What We Can Learn About Servant Leadership From Southwest Airlines

January 3, 2018 0 Comments
servant leadership

For over 50 years, Southwest Airlines has been transporting travelers and standing out as a favorite in the airline industry. 

Traveling can be stressful, uncomfortable and a real hassle, especially when the carrier you fly with is all but accommodating.  

Southwest challenges the norm and organizes their efforts like a “pyramid,”  and that is what makes them different from most big corporations. 

The top of the pyramid is their employees. Southwest makes it a priority to create the most productive, supportive work environment where employees will feel valued and capable. 

When employees feel supported, they can focus their attention on the passengers and offer an exceptional customer service experience. If the customer experience is great, they will come back and continue to build a relationship with Southwest. 

Naturally, this pleases shareholders, and all parties involved are happy. How does Southwest do it? 

Servant Leadership

Employees are the priority because Southwest understands that they are the foundation of any company’s success. Much like a celebrity without fans, a business is nothing without its people. 

1. Be a follower and leader.

Servant leaders are also great followers, and happy to do so. They empower their employees to lead, take action and capitalize on their strengths, even if that means the leader becomes the follower. 

2. Serve as a team.

Southwest employs over 55,000 people. Even with so many employees scattered all over the country, they still highlight the importance of “us” over “me,” and align their actions around that. 

Every Southwest employee is a servant leader. If a passenger needs help, they take over the situation and work hard to make things right. When a challenging situation arises, everyone works together to solve it.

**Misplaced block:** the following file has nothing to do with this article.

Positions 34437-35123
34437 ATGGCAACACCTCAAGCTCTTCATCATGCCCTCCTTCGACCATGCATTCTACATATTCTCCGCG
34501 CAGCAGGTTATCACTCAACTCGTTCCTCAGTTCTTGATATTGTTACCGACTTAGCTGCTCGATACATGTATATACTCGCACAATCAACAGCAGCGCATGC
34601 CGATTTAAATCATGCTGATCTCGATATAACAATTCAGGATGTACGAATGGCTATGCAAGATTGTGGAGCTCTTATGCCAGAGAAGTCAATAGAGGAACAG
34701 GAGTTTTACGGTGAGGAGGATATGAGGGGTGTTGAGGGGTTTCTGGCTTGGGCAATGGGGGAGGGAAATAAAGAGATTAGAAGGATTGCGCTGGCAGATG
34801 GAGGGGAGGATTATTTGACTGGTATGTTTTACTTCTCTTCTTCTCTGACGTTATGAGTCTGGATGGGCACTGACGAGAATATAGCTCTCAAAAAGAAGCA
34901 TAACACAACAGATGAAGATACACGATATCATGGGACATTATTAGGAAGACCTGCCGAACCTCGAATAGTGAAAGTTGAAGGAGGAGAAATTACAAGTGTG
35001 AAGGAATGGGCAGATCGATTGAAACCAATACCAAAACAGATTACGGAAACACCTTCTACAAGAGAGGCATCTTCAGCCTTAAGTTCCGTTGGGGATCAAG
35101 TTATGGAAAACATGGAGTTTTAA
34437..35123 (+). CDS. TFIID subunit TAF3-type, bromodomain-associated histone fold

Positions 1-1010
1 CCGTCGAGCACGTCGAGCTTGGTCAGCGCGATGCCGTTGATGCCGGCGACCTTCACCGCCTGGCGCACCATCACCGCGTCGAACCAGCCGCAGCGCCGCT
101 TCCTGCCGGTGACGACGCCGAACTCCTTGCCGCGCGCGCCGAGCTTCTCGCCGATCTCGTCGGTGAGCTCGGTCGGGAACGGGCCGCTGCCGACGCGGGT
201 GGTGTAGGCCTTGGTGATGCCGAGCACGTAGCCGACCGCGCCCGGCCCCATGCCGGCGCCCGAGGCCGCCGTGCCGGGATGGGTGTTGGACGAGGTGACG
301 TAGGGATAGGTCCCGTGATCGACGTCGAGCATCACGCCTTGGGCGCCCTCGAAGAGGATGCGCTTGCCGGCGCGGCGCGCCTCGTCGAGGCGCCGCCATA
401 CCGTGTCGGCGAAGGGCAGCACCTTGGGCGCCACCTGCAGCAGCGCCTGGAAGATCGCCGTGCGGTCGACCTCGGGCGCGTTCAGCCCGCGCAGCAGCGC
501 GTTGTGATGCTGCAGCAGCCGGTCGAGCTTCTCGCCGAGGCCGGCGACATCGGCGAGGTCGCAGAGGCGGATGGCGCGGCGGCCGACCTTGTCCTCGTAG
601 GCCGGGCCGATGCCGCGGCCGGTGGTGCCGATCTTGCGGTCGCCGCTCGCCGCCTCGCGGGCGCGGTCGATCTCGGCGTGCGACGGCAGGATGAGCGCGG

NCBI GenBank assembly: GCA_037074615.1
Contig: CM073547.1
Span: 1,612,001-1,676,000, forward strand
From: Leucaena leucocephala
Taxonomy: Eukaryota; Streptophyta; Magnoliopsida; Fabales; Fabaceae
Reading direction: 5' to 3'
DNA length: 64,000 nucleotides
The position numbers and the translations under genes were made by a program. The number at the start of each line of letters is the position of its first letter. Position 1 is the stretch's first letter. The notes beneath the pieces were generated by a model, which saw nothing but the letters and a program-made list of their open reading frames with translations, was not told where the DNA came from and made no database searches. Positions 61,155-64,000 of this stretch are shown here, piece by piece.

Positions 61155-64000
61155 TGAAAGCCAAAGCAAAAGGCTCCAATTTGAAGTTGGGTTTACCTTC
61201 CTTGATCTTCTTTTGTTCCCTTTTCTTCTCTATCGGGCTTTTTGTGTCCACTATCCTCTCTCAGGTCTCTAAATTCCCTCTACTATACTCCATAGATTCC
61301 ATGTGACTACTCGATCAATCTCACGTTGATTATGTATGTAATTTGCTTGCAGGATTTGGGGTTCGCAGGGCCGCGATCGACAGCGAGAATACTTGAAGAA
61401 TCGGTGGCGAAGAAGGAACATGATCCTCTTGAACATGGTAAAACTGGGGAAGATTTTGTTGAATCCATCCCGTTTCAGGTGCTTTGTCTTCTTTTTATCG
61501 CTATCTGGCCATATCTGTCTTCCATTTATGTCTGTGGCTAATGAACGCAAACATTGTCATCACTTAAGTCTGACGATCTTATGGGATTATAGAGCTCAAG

3. Appreciate every team member, task, role and job.

There is no hierarchy of who is more important or who is less. Every new Southwest employee completes a 6-month intro period where they work in a different role other than their own. 

This allows employees to understand and respect every facet of the business that goes into a successful whole. It also reaffirmed their commitment to the company. 

4. Treat your people like people.

Southwest encourages diversity, individuality, personality and humanity in their employees. Everyone is encouraged to be themselves, which naturally builds enthusiasm and interest in the company. 

They also have fun. Work isn’t just a place Southwest employees go for several hours a day; they also enjoy being there and the people they work with. 

5. Prioritize people over profit.

Like we said at the start, Southwest prioritizes their employees first, passengers second and shareholders third. 

Their philosophy is that by serving and supporting your employees, results will naturally come — the essence of servant leadership. 

Let us know if you’ve had an experience with Southwest and their servant leadership style, in the comments below. 

Image attribution.

Article Name
What We Can Learn About Servant Leadership From Southwest Airlines
For over 50 years, Southwest Airlines has been a market leader and servant leader. See what can we learn from Southwest about priorities, leadership and people. 

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